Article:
What is oligoasthenoteratozoospermia?
Oligoasthenoteratozoospermia Care Guide
- Oligoasthenoteratozoospermia, or OAT, is a condition that includes oligozoospermia (low number of sperm), asthenozoospermia (poor sperm movement), and teratozoospermia (abnormal sperm shape). It is the most common cause of male subfertility. Subfertility is a condition where a man has been unable to get a woman pregnant after one year of unprotected regular sex. This means not using birth control methods, such as birth control pills, diaphragms, condoms, or the rhythm method.
- The male reproductive system includes the testicles, prostate, penis, scrotum, vas deferens, epididymis, and seminal ducts. Each testicle inside the scrotum produces sperm. After ejaculation (process of ejecting semen from the penis) inside the vagina, the sperm looks for the woman's egg. The sperm's tail moves with whip-like movements back and forth towards the egg. The sperm has to reach the uterus and the fallopian tube in order to fertilize a woman's egg. When this occurs, pregnancy happens and a new person will be created. Problems with the movement, shape, or number of sperm may affect male fertility. With treatment, such as medicine and sperm extraction, your infertility may be resolved and your partner may conceive.
What causes oligoasthenoteratozoospermia?
Most of the causes of OAT are still not known. The following are possible causes:
- Drugs: Certain drugs, such as steroids and drugs to treat inflammation, high blood pressure, cancer, or depression may affect male fertility.
- Genetic: You may have been born with genes that may cause infertility. A gene is a piece of DNA that tells your body what to do or what to make. Genes may affect sperm production, movement, and transport.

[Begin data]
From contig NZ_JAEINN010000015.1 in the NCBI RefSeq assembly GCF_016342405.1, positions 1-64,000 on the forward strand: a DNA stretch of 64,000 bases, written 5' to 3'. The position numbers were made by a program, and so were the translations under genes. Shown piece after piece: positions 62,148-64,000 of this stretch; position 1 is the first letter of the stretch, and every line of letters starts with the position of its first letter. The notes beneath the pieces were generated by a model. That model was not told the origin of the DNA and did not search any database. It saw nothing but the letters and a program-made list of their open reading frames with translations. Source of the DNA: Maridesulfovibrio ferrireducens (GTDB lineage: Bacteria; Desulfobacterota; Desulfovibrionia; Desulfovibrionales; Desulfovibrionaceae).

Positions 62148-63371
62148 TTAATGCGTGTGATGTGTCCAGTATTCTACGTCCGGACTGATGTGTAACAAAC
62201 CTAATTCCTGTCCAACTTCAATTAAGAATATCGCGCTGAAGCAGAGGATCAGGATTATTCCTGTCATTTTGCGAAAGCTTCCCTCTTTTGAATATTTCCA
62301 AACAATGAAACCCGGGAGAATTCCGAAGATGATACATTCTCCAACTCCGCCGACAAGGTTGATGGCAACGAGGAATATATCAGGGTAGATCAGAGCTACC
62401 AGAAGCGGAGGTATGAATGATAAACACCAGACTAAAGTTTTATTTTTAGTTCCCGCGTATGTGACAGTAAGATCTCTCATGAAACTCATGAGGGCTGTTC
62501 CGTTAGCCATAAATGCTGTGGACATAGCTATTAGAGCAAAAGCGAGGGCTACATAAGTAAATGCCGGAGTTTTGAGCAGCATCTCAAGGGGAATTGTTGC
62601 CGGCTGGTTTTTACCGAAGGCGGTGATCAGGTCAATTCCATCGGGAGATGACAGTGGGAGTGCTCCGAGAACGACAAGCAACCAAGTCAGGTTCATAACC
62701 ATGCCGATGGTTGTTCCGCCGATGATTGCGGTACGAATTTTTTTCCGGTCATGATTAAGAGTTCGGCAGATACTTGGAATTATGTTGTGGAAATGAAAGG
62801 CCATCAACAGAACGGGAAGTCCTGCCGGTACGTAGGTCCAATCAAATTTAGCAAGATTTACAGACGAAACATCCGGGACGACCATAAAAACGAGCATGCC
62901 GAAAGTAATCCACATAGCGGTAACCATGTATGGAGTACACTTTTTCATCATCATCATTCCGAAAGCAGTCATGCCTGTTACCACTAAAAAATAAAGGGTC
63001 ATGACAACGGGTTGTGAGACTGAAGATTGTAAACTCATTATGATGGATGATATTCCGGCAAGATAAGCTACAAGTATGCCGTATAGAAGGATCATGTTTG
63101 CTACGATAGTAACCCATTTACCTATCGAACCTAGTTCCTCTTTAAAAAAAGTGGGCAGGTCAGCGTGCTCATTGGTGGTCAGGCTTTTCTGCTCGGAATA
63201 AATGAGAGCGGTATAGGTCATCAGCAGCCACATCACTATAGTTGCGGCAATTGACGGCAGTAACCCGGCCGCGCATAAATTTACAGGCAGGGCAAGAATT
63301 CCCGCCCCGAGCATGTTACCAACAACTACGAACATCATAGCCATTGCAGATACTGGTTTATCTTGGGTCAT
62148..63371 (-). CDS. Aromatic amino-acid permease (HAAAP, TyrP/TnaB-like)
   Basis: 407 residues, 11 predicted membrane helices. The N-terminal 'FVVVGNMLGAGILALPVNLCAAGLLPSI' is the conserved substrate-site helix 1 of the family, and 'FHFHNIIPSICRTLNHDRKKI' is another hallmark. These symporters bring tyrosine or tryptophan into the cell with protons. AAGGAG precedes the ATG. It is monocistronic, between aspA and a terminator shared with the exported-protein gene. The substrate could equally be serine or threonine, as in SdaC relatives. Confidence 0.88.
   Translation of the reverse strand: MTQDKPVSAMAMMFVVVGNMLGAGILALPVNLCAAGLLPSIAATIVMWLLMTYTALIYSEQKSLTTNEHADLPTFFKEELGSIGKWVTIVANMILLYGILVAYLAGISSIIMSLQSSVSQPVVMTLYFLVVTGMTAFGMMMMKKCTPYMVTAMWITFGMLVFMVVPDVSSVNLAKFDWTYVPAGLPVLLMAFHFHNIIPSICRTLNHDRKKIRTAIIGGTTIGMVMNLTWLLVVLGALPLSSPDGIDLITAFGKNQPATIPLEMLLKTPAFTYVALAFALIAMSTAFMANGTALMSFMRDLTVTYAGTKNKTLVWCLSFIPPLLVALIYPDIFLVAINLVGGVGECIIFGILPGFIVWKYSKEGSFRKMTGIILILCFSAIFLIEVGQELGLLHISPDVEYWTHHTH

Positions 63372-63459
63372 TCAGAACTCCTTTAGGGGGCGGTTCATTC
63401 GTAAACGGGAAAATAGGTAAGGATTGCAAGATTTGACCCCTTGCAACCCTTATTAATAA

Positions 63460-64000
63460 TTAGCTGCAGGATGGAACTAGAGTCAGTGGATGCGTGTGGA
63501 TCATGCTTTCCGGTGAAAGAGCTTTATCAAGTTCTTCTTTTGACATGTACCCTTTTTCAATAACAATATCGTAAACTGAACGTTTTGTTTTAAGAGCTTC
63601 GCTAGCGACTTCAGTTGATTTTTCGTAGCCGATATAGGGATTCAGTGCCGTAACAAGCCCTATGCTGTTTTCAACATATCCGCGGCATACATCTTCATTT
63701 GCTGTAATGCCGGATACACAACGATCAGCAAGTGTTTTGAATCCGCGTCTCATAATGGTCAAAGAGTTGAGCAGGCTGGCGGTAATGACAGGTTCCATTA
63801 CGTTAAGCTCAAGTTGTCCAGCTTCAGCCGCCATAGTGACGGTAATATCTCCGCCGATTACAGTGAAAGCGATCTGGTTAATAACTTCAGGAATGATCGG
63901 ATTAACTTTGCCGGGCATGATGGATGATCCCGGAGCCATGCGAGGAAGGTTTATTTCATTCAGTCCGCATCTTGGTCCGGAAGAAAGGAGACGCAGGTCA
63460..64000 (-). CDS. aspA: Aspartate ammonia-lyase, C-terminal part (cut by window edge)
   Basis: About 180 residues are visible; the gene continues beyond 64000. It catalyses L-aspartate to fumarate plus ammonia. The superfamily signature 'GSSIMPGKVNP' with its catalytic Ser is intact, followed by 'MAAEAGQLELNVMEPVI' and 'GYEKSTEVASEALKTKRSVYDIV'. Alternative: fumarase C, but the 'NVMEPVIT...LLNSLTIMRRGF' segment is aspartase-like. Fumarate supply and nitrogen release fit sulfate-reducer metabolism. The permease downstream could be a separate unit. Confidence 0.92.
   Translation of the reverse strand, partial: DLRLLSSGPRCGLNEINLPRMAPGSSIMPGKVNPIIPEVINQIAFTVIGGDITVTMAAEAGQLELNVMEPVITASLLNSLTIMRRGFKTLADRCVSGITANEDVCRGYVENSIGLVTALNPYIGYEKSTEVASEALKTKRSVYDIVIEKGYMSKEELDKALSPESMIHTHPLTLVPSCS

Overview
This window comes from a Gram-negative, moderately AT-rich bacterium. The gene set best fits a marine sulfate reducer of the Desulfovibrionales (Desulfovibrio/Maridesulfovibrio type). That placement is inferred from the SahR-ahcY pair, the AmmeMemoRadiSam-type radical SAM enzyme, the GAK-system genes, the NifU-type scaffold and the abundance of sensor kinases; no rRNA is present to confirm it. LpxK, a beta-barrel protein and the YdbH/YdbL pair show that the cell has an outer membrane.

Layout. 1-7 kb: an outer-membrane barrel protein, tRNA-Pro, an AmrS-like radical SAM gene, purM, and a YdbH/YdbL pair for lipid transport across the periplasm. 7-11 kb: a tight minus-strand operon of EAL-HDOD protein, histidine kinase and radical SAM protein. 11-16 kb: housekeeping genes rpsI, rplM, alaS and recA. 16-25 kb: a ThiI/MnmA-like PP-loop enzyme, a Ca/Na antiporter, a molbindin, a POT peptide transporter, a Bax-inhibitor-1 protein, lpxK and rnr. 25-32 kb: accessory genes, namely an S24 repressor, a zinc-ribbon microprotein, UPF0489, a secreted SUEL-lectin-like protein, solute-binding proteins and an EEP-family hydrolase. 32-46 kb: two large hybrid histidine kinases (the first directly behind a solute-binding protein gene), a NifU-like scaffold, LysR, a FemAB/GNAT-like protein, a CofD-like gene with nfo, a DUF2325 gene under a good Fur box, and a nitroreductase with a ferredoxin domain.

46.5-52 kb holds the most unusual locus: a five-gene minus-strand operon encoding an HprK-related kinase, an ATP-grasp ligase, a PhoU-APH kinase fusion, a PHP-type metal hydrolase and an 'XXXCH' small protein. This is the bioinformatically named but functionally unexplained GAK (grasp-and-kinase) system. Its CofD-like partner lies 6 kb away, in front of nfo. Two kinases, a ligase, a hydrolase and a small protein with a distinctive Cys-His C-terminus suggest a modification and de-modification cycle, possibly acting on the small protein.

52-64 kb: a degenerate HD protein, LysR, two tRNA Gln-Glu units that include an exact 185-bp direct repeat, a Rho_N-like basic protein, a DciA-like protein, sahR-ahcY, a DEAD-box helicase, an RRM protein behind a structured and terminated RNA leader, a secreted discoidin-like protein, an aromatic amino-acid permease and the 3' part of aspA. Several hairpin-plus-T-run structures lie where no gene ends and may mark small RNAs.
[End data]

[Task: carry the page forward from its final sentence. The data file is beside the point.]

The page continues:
- Hormones: Disorders in the testes may produce abnormal levels of hormones that may affect the production of sperm.
- Immunologic: An immune system problem may cause antibodies to be produced that may attack your sperm. The immune system is your body's defense system against infections and diseases.
- Infections: Chronic (long-term) infections of the male reproductive system, particularly in the prostate, may affect male fertility.
- Lifestyle: Smoking, drinking alcohol, and using illegal drugs may cause problems with sperm production.
- Varicocele: A varicocele is a condition where the veins (blood vessels) in the scrotum are enlarged and dilated (widened). Ask your caregiver for information about varicocele.
What are the signs and symptoms of oligoasthenoteratozoospermia?
You may have any of the following:
- Inability to get your partner pregnant.
- Increased body fat, body hair, and breast tissue.
- Presence of a mass or swelling on the scrotum that feels like a bag of worms (varicocele).
- Whitish to yellowish discharge from the penis.
- Stress or emotional pressure from not being able to conceive a child.
- Veins that are enlarged, twisted, and may be seen in the scrotum.
How is oligoasthenoteratozoospermia diagnosed?
Your caregiver will take a complete medical, reproductive, and sexual health history from you. He may need to know how long you have been trying to have a baby. The timing and frequency of your sexual activities, and problems with sexual urges and functions are also important. You will also be asked about your lifestyle, including alcohol intake and smoking, medications taken, and past diseases. You may need any of the following: